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Georgia

17, Bluebell Care Trust

Georgia

Georgia sat her GCSE’s ten days after giving birth to her daughter and passed five of them. She says her baby girl pushed her even harder to do her best as she wants Lola to be proud of her and know that her arriving didn’t take away her mummy’s future. 

“The goal was to do it so that when Lola is older she will know I did this. I don’t want her to feel it was her fault that I didn’t get qualifications. Lola pushed me harder to do it.”

Being a young mum has been tough for Georgia from the outset. She was seventeen when she gave birth to her and due to her age was monitored closely by social services. After a traumatic labour where Georgia lost a great deal of blood and then Lola struggled to latch for feeding, Georgia felt sad and anxious.

“Social services were involved because I was under 18. It was just constant meetings with everyone. I know other mums of my age do need support from social services but I really didn’t. It was so stressful, being made to feel like I wasn’t good enough. I got really ill from it, I felt I was set up for failure.”

Lola’s father was adding to her depression as he was controlling and at times abusive. Things got so bad that she was cutting herself and finally she told her mum how unhappy she was.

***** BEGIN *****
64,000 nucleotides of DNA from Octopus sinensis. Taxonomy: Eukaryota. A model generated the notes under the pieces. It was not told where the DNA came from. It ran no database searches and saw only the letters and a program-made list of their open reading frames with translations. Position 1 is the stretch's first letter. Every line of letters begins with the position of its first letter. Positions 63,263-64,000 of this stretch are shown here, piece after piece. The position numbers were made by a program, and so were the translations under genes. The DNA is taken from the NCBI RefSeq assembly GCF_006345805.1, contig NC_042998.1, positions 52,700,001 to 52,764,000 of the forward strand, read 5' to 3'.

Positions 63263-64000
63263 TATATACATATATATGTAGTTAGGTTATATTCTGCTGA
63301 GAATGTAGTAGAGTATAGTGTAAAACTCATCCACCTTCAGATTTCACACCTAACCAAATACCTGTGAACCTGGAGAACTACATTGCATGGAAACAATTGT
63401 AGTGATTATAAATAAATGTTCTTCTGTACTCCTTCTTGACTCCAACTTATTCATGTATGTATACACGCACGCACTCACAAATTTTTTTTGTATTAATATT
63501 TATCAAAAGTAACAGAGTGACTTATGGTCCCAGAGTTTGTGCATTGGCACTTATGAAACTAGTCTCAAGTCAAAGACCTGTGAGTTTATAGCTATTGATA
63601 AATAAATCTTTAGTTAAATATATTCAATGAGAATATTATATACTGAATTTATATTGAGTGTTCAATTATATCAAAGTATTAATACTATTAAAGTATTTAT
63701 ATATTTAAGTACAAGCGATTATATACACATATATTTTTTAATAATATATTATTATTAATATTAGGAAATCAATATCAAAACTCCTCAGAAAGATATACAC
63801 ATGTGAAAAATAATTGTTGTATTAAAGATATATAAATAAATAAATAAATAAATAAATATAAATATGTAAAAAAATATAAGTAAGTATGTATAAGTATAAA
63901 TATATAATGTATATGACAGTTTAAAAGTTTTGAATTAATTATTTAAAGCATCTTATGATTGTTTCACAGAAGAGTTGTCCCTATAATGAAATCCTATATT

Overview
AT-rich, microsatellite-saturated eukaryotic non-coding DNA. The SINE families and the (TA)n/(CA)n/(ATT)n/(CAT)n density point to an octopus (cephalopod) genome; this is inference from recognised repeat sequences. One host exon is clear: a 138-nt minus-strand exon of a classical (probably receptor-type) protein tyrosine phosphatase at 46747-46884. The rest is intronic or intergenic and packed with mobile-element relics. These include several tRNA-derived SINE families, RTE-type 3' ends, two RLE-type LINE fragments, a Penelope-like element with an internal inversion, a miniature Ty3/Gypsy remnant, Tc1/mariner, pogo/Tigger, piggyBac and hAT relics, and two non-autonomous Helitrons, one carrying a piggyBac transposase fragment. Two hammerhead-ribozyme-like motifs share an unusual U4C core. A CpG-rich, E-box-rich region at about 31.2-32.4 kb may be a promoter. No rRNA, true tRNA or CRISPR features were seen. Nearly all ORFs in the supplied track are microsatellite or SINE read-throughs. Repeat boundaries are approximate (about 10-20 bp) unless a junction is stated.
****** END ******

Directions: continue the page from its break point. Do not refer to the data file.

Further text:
“It was only a few weeks ago that I realised it, that it wasn’t right. I had pushed my mum and friends away and I was just stuck in a flat with my ex-partner who would come home and just say I hadn’t done enough. I thought his behaviour was normal.”

The turning point came when she was referred to Bluebell Care Trust, an organisation that receives cash raised by Sport Relief to help mums address their mental health problems. Georgia joined the mum’s Comfort Zone – a 12-week therapeutic group programme where she met other mum’s also going through tough times. Together, with her new friends they have taken part in activities like yoga, making memory boxes and receiving healthy living advice, all of which is helping them to manage their depression and anxiety.

“I was so scared to begin with. I didn’t want to come. I thought, I’m fine I don’t need it. I was scared to be judged by other mums. Now since coming here (to Little Bluebells) I feel free. I feel I can do this, Lola is mine and I can do it.”

Now, at a crucial stage of bonding with her daughter, Georgia is feeling happy, has left her partner and is facing the future with a positive attitude. She is determined to ensure that Lola has a good life and feels equipped to enjoy motherhood and the challenges ahead. One day she hopes to be a Social Worker.

More than one in ten women develop a mental illness during pregnancy or within the first year after having a baby. Organisations like Bluebell Care Trust provide these women with vital support. Your Sport Relief cash helps to fund projects like Bluebell Care Trust and thousands of other organisations in the UK and around the world.